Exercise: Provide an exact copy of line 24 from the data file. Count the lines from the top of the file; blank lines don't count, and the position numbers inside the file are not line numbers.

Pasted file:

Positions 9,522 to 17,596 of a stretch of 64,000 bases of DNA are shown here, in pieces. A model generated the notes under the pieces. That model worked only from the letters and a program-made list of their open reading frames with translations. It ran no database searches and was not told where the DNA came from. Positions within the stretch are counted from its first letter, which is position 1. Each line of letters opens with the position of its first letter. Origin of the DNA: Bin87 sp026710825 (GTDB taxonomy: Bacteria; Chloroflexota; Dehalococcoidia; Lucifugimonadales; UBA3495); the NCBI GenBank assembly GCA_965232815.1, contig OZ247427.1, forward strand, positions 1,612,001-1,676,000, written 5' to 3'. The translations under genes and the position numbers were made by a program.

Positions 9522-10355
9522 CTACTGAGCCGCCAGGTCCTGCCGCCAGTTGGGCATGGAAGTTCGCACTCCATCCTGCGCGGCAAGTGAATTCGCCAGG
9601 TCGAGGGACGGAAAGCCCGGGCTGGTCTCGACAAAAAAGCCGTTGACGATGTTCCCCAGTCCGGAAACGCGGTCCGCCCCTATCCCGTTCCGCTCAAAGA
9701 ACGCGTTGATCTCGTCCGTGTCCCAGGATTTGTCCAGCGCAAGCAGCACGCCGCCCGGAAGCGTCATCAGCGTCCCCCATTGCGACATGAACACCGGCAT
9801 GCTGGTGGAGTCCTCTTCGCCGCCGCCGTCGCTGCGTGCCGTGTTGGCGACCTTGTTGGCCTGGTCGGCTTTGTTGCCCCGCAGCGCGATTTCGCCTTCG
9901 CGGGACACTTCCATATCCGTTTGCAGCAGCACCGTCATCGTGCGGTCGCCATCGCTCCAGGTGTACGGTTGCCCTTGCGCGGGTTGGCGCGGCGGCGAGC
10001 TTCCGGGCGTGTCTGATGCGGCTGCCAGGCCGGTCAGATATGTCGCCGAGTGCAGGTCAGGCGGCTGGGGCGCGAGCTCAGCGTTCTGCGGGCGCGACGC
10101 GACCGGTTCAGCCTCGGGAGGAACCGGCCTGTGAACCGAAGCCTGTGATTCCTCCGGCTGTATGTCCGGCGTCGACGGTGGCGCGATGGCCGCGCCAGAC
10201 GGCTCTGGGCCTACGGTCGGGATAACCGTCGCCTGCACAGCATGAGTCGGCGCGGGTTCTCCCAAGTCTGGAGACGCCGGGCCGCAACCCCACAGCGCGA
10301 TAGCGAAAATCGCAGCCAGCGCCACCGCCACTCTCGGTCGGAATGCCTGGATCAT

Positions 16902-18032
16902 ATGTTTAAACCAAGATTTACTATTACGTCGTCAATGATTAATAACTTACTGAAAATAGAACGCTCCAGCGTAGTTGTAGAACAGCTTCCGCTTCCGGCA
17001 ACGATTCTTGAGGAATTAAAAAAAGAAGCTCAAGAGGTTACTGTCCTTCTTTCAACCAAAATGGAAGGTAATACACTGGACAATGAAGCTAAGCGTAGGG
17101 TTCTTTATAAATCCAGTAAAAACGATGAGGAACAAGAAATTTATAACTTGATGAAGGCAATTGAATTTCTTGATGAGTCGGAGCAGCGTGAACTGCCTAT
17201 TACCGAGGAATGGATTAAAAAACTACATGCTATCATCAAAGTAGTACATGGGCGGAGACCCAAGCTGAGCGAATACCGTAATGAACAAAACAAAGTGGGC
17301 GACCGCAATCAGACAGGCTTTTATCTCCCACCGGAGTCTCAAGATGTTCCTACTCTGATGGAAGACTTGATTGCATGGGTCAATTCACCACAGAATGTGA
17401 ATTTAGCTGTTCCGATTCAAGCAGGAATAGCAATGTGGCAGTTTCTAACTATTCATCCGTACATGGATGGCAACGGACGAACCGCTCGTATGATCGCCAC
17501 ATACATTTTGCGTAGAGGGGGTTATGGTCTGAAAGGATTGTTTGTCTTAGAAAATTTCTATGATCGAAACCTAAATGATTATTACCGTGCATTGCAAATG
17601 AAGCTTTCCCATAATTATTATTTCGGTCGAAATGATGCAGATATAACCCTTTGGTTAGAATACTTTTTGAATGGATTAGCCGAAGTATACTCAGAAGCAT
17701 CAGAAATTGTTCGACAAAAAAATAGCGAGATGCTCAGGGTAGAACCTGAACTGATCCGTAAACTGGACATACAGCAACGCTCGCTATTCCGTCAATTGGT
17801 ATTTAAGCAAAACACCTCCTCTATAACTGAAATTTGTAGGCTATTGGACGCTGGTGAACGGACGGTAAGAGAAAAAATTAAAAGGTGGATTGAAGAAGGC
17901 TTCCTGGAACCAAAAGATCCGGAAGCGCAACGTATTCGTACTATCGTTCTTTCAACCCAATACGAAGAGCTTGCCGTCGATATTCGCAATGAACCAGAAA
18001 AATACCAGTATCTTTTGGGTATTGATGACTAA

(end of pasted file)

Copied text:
18001 AATACCAGTATCTTTTGGGTATTGATGACTAA